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Chocolate, Nuts, Soy, Dairy . . . Ways to Ensure Your Child’s Valentine’s Day is Food Allergy Safe

By Jayne M. Wesler, Esq.

Allergy awareness has increased significantly over the last decade. The number of students with life-threatening allergies continues to expand. The Food Allergy & Anaphylaxis Connection team notes that, in recent years, the number of people with food allergies has doubled. At this point, there are approximately two students in every classroom in the United States with an identified food allergy. That is the equivalent of about six million children.

Allergies are actually a disease caused by hypersensitivity of the immune system to substances in the environment that are often harmless to most of the population. Many of the conditions that result from allergies are merely annoying—think hay fever, itchy red eyes, dermatitis—but some reactions are more severe—like anaphylaxis. Anaphylaxis is a life-threatening reaction to a substance that is benign for most of the human population. The symptoms of anaphylaxis can include red eyes, an itchy rash, sneezing, a runny nose, shortness of breath, or swelling.

Children with life-threatening allergies often have Individual Health Plans (IHP’s), Individual Education Plans (IEP’s), or 504 Plans. These plans detail the types of precautions which school districts must take. Teachers, janitors, and cafeteria workers might all be named as facilitating staff members in these types of individual plans.

School districts and students alike will benefit from having plans in place for children with life-threatening allergies. Having a plan, designating the staff to implement the plan, and practicing any time-sensitive parts of the plan are essential to success. In a case of life-threatening food allergies, “success” is nothing less than saving a child’s life.

Gentle persistence can overcome the resistance of a school district to making a detailed plan. One such case involved a ten-year-old boy in New Jersey who had a potentially fatal allergy to tree nuts and peanuts. The school district and even the school nurse resisted putting specific details into place, asserting that they “already had it covered.” However, after meeting with the pertinent school staff, including the school nurse, and reviewing the boy’s needs and his schedule, we were able to agree to a very detailed plan which included:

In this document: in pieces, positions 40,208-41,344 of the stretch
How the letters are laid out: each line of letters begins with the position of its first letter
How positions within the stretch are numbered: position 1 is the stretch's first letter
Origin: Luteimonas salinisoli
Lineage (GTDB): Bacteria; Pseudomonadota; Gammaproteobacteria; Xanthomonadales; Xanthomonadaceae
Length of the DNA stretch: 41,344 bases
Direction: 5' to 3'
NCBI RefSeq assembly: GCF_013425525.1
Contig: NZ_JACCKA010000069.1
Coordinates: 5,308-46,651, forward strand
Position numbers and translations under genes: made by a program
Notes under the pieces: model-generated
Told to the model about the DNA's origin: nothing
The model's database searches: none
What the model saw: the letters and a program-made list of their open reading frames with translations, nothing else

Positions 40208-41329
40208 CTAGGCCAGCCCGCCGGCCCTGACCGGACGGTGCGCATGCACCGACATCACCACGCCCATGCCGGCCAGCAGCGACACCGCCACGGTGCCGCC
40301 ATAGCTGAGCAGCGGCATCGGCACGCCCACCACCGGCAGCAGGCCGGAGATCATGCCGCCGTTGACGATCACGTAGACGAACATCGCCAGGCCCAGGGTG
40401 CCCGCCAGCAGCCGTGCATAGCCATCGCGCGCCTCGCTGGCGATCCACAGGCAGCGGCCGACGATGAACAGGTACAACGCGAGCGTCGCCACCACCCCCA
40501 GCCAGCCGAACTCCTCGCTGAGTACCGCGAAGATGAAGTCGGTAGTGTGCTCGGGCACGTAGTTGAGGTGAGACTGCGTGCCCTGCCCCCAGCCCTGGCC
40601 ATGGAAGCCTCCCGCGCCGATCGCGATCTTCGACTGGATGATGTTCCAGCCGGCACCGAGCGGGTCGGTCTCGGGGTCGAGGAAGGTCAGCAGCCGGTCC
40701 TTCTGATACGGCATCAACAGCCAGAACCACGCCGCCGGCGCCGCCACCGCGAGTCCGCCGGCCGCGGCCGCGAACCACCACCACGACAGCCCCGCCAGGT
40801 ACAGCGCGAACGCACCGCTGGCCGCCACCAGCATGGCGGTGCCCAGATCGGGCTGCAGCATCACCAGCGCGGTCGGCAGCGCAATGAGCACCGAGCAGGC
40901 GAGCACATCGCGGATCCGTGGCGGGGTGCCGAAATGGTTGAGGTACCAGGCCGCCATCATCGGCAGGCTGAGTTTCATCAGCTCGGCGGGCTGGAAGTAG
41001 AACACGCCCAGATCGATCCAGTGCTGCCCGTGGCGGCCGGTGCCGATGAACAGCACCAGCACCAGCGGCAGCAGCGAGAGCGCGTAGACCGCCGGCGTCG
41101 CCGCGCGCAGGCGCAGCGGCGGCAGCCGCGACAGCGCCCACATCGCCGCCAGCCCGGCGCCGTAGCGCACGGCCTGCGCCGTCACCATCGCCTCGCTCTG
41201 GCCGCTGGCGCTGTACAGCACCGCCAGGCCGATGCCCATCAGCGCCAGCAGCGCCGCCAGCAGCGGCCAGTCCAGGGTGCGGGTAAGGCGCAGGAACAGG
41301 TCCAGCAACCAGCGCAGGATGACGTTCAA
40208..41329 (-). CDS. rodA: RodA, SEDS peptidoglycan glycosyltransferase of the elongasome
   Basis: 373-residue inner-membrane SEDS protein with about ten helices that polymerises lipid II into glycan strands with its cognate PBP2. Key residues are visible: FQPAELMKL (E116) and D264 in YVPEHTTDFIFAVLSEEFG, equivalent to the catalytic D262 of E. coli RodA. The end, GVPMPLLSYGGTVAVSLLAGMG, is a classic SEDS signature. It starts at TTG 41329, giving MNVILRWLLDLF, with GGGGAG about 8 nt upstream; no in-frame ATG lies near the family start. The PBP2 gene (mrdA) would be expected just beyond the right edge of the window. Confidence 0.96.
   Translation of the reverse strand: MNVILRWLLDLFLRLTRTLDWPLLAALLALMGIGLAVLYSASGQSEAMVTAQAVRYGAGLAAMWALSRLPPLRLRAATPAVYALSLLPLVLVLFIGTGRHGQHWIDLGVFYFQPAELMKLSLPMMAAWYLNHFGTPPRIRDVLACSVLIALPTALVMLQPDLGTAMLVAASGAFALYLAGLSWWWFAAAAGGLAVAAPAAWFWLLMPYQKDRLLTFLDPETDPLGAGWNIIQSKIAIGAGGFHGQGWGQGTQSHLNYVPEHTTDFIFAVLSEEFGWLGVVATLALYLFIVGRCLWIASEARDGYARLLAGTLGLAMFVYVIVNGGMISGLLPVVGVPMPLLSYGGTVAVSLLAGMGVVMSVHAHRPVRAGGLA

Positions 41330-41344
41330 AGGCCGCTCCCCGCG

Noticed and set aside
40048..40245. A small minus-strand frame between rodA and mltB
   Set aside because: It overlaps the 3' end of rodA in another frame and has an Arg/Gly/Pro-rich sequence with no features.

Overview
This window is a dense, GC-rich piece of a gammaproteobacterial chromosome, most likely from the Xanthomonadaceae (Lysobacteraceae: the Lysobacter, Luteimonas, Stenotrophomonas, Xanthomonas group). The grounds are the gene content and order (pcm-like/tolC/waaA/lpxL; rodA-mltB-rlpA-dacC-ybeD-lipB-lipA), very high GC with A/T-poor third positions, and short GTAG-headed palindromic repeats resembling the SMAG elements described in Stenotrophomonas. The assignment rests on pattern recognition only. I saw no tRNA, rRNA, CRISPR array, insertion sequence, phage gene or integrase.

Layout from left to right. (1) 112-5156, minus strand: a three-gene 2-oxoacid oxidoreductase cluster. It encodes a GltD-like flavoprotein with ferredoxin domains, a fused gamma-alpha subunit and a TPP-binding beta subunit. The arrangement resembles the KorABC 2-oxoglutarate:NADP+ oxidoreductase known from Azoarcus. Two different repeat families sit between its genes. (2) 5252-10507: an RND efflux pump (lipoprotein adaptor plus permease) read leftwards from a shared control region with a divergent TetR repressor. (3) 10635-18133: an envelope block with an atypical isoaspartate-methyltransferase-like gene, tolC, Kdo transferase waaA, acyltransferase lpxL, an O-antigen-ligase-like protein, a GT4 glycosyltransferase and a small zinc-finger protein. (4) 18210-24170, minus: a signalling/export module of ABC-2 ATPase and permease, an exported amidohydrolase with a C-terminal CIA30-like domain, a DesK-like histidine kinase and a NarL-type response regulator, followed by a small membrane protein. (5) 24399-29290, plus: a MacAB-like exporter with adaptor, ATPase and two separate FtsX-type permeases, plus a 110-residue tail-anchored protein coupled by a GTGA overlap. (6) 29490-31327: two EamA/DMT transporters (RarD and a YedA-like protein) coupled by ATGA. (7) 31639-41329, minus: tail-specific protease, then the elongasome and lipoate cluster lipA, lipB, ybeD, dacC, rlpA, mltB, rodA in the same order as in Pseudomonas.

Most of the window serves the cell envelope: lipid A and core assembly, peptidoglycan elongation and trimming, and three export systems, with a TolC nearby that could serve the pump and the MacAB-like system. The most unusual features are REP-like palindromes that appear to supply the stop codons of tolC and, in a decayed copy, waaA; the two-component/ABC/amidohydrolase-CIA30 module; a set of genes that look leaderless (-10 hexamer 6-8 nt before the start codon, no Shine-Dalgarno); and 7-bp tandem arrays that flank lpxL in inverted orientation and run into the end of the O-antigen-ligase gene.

1. Peanut-free classroom
2. Peanut-free table in cafeteria
3. Janitors wipe table clean before student’s lunch period
4. Depending on age of students, they should wash hands after lunch or have teacher and aide wipe hands
5. Schedule of delegates who would ensure that the child’s go-bag with epinephrine always stayed with him
6. Three staff members who could act for the nurse if she were in another building or too far away (i.e., out on the playground) to act quickly
7. Emergency plan in case of exposure to allergen

With advance planning, a school-based Valentine’s Day event can be a joyful event for everyone involved.

Advance Planning for Parents:

1. Review your child’s plan now. Make sure it’s up to date. If necessary, have your doctor update an IHP and send it to the school nurse, or put written recommendations in a letter to the school nurse with a copy to the school principal and the director of special services for updates to IHP, 504, or IEP.

2. Contact the specific staff who are responsible for each reasonable accommodation or modification. Give them a copy of the plan. Talk to them about what type of celebration the school or classroom will have. Help them to plan so that your student remains safe.

3. Talk to your child’s teachers to ensure they take the following steps.

Advance Planning for Teachers:

1. Check your students’ IHP’s, 504 Plans, and IEP’s for any modifications you are required to follow.

2. Check with parents to ensure you are not introducing a food or other substance that could harm one of your students.

3. Review your school district’s policies on holiday parties and on food and snacks in the classroom.

4. Contact the school nurse for his or her input.

5. Stay up to date on the most common allergies.

6. Know your responsibility and specific steps to take in case of an allergy emergency. In such an event, minutes count.

Top Allergens:

The top nine allergens cause the majority of allergic reactions. The Food Allergy Research & Education (FARE) has identified these top allergens as:

1. Milk
2. Egg
3. Peanut
4. Soy
5. Wheat
6. Tree Nut
7. Fish
8. Shellfish
9. Sesame was recently added when President Biden signed the Food Allergy Safety Treatment Education and Research Act of 2021 (FASTER Act of 2021).

When planning an event, make sure to review labels. The Food Allergen Labeling and Consumer Protection Act (FALCPA) requires food manufacturers to list the presence of any of these allergens. (Since sesame was recently added, food manufacturers have until 2023 to list it, so be cautious and ask questions.).

If you need assistance obtaining an appropriate IHP, 504 Plan, or IEP, please contact us at: Sussan Greenwald & Wesler
Tel. 609.409.3500 Fax 609.409.3505.